A SLAVE'S PRAYER
I was stole from Eden, an innocent soul,
crossed seas and centuries, chained and cold;
My mother was raped and beaten to death,
my daddy was sold, and my sister is kept.
How they praise God and brag dat they free,
sing songs about freedom, 'din look upon me?
I was chained to 'dis land, 'dis "Land of the free,"
by people with a God, who sho must can't see.
But a change is a comin', Tho I won't no mo be,
but when it get here, Dear Lord,
just let my soul see.
"AWAKEN, MY CHILD, AND BEHOLD . . . "
I Now stand firm. My dedication to the power of knowledge is the platform upon which my podium rests. I stand firm, strong, and now free--free of anger, free of self-delusion, free of the folly of empty vanity, and free of the pernicious bane of meaningless pride without substance.
I now stand free to look upon the eyes of other men, reflecting dignity over sorrow, and accomplishment over pain; I stand with a burning passion, fueled by the very flame that forged ancestral shackles, with a deep sense of pride, and a pride that flows deep.
I now stand erect! The steel that once degraded my father, that chained him in bondage to this bitter Earth, now reinforce my character, making me more, rather than less; and the blood and sweat that once drenched his brow, and oozed from the yoke around his neck, now rage with resolve and a sense of purpose, and trembles with passion, within my burning breast.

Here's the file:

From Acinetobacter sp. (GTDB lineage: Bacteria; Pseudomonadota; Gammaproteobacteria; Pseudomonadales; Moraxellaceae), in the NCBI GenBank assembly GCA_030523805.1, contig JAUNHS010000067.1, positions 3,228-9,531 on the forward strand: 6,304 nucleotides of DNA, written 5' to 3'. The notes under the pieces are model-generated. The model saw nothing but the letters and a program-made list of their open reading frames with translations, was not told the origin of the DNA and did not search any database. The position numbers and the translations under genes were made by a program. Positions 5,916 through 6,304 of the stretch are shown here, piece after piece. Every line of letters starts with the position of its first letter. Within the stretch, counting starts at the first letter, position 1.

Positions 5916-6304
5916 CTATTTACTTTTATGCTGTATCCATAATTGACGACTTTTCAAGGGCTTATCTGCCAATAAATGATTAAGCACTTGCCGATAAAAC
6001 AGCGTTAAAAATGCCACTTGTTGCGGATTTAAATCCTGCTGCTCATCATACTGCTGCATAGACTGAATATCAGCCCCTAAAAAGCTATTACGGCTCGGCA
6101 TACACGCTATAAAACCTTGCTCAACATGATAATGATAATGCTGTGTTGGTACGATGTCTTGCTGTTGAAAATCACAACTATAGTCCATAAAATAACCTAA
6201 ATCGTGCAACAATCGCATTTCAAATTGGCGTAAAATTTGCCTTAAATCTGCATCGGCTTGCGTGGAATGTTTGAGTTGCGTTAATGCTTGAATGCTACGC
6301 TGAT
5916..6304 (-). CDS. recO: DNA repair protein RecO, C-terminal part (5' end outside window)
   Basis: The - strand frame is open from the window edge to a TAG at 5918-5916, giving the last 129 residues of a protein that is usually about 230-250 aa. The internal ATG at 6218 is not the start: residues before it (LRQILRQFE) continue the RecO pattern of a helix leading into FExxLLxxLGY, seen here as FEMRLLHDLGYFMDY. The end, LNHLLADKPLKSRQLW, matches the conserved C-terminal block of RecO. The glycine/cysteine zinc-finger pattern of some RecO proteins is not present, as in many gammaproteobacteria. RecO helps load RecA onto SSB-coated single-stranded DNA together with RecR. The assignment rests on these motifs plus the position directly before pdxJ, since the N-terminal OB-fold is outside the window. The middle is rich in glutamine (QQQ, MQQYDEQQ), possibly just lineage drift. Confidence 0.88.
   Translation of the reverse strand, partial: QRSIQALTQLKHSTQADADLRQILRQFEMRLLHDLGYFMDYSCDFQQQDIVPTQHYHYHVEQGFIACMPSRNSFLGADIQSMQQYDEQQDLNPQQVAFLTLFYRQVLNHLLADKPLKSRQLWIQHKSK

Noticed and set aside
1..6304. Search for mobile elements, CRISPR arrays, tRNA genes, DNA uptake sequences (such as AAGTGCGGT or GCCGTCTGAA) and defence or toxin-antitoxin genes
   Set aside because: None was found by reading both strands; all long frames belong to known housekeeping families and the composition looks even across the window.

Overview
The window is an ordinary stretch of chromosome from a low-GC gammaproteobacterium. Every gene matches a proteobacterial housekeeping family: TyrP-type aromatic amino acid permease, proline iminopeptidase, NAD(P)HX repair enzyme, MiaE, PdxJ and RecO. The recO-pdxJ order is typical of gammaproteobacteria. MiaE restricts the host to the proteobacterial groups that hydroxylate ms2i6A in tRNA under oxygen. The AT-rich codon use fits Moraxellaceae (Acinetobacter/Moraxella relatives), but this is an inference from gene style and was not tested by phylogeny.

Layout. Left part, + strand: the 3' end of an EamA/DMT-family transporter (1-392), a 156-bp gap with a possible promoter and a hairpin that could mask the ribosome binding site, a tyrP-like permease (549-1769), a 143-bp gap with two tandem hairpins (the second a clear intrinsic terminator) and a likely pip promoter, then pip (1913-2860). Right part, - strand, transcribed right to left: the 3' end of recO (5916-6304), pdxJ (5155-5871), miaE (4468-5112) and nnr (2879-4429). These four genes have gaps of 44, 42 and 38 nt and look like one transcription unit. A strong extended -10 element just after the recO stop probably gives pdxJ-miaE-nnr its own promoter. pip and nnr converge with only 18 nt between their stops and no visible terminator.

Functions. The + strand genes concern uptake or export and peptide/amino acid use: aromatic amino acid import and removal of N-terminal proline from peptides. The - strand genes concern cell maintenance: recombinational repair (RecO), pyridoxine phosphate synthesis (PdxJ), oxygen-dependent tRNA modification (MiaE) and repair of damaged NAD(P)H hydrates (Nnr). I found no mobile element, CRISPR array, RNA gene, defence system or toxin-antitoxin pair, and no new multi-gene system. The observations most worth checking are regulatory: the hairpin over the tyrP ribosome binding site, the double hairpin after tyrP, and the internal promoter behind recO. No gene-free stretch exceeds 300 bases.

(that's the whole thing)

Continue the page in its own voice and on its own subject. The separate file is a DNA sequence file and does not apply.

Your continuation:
I now stand as a new being–-neither simply African, nor simply American, but a hybrid forced to transcend the sum of my parts; no longer simply African, since being torn away from the African motherland to suffer and toil in the fields of America, and more than simply American, after being forced to be more than simply American, Just to survive within the bowels of this prosperous land.
Thus, I stand now armed—-armed with the wisdom of deprivation, the courage of my conviction, and a deep conviction of my courage; and fortified–with the confidence of a survivor, the empowerment of knowledge, and a ravishing hunger for greatness.
I now stand the product of love, struggle, and sacrifice; a witness to man's inhumanity to man, and a monument to the hopes and dreams of a million slaves. I stand embraced by my creator, as God now smiles upon my people.
Yes, I Now Stand Firm--Firm, Black, and Free.
"Thank you, Lord. I knew a change was a comin'. That boy talk wit enough schoolin' to live in town someday if they ever let 'em.
What?!!! . . . President!!! . . . of the United States?!!! . . . Georgia too?!!! . . .
Oh, my God! How long I been dead?"
Eric L. Wattree
Religious bigotry: It's not that I hate everyone who doesn't look, think, and act like me - it's just that God does.